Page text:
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  • Macadamias, almonds embrace record harvests

    Dec 16th, 2016

    MATURING new plantations and overseas hunger for Aussie nuts are factors that have helped two Australian tree nut crops stare down record harvests.As the macadamia industry applauded the completion of a bin-busting year, almond growers are gearing up for a similar scenario in the coming months. The Australian Macadamia Society's (AMS) recently released figures showed a record crop for the second consecutive year with 52,000 tons in-shell at 10 per cent moisture (48,600t in-shell at 3.5pc moisture).

    The 2016 crop proved slightly higher than the original forecast of 50,000t in-shell (10pc moisture) and represents an 8pc increase on last year’s crop.Kernel production will remain on par with 2015 at 10,500t.In another significant milestone for the industry, there was a change as to what area could wear the macadamia heartland crown.

    For the first time, Queensland's Bundaberg region produced the single largest share of the nation’s macadamia nuts with more than 40pc coming from the sugarcane-producing locale.The Northern Rivers area of NSW was traditionally the centre for macadamia nut production.AMS CEO Jolyon Burnett said there were several reasons for the good result, including favourable weather conditions throughout the season and a longer than expected harvest "tail" end.

    “There have been no adverse weather events and good prices have made it economically viable for growers to complete additional harvest rounds,” Mr Burnett said.“Growers devoted significant time and resources into this crop, investing heavily in productivity improvements in their orchards."This is now paying dividends in terms of production, and orchards are in good condition going into next season.”

    Next year is heading into now familiar territory as well. Mr Burnett said while it was too early to accurately predict, indications pointed toward another good year.He said global demand remained strong across the board for both kernel and in-shell, and recent free trade agreements (FTA) with South Korea, Japan and China had helped.Exports of Australian macadamias to Korea have increased by 150pc since the FTA, and exports to Japan have increased by 18pc.Almonds a plenty in southern states, almond producers are shaping up for more nuts than usual when harvesting commences in February.

    A recent meeting of the Almond Board of Australia (ABA) reported the forthcoming crop would be 85,000 tons.The significant expansion of almond orchards currently underway is expected to push production levels to about 130,000 tons by 2025.The ABA believes this substantial growth in supply will be matched by growth in consumer demand, just as it has during the past decade as the industry has grown from 16,000 tons in 2006 to 80,000 tons in 2016.This is 3000 tons more than the 2015 crop which is largest the industry has produced.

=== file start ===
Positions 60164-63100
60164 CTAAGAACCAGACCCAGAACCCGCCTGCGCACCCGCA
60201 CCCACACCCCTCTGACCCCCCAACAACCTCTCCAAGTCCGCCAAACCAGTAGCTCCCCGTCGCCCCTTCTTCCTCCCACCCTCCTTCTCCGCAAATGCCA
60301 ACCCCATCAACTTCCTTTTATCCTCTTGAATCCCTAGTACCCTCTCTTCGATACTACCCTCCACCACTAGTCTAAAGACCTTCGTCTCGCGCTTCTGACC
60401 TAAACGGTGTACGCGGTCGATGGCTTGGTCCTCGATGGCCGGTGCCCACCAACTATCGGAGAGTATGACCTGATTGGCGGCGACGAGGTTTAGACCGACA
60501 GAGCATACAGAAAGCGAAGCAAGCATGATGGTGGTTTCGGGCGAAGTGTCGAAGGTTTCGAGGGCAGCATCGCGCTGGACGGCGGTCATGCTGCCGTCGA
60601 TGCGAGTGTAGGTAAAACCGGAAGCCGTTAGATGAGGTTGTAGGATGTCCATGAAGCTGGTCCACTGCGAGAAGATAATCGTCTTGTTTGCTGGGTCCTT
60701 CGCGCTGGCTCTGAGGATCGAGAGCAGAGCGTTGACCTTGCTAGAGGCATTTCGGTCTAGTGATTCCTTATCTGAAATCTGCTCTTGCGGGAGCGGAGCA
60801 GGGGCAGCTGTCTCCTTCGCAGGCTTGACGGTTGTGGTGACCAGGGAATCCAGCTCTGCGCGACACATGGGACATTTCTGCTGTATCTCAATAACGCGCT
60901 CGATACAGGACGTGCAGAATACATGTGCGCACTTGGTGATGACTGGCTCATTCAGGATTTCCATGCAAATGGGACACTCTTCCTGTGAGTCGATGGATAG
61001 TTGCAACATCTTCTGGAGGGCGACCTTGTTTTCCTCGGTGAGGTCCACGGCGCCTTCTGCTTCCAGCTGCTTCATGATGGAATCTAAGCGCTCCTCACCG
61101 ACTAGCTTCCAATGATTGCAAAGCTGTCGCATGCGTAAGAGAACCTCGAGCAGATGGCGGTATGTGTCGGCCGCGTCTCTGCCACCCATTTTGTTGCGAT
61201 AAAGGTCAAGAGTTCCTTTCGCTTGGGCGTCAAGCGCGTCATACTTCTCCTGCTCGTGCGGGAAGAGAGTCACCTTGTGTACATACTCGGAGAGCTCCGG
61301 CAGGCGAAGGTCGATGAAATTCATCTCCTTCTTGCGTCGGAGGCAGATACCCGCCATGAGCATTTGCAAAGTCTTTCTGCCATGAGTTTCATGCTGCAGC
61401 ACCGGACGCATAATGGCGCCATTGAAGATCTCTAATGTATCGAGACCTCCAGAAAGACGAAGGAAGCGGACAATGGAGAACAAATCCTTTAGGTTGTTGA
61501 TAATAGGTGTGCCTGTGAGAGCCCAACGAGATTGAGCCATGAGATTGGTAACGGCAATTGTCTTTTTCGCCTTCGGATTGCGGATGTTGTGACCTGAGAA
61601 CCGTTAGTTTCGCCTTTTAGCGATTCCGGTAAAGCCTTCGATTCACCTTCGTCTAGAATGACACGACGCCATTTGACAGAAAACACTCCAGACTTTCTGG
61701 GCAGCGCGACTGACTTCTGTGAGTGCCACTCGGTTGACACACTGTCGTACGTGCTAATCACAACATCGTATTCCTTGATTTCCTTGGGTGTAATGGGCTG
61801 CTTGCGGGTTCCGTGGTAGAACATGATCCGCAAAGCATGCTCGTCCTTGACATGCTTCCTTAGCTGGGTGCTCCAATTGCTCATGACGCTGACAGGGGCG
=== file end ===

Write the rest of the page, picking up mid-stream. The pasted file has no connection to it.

Almond Board of Australia CEO Ross Skinner said the industry’s expectation for a record crop will further bolster its export capacity and value."The increase is mainly due to improved yields, as recent orchard plantings are not yet producing and there have been some significant removals of mature trees as some orchards enter a replanting phase,” Mr Skinner said.Mr Skinner said with the milder weather experienced so far maturity of the nuts is lagging about two weeks behind the norm, so harvest may be a little delayed, but nut quality appears to be very good.

    “In recent years there has been strong growth in both domestic and export market demand, and we are confident the extra tonnage will not disrupt returns to growers which although coming off the high reached in late 2015/16 are still at a good level," he said.“The Californian industry’s monthly shipments are at record levels, and the increase in their sales is outstripping the percentage growth in their 2016 production. This will further lessen the stocks held in California.“Almonds are now very competitively priced compared to other nuts, and use by manufacturers is a strong growth area with over 200 new products using almonds as an ingredient going onto supermarket shelves in the last year.

    “As consumers around the world become more health conscious they are eating more and more nuts for the many health benefits they give."These benefits range from muscle development to improved brain function, reduced heart disease, diminished fatty livers and lessened risk of diabetes and obesity.“There is an increasing focus on food contributing to better health, and almonds are a major part of recommended nutrition.”


    Source: http://www.northqueenslandregister.com.au/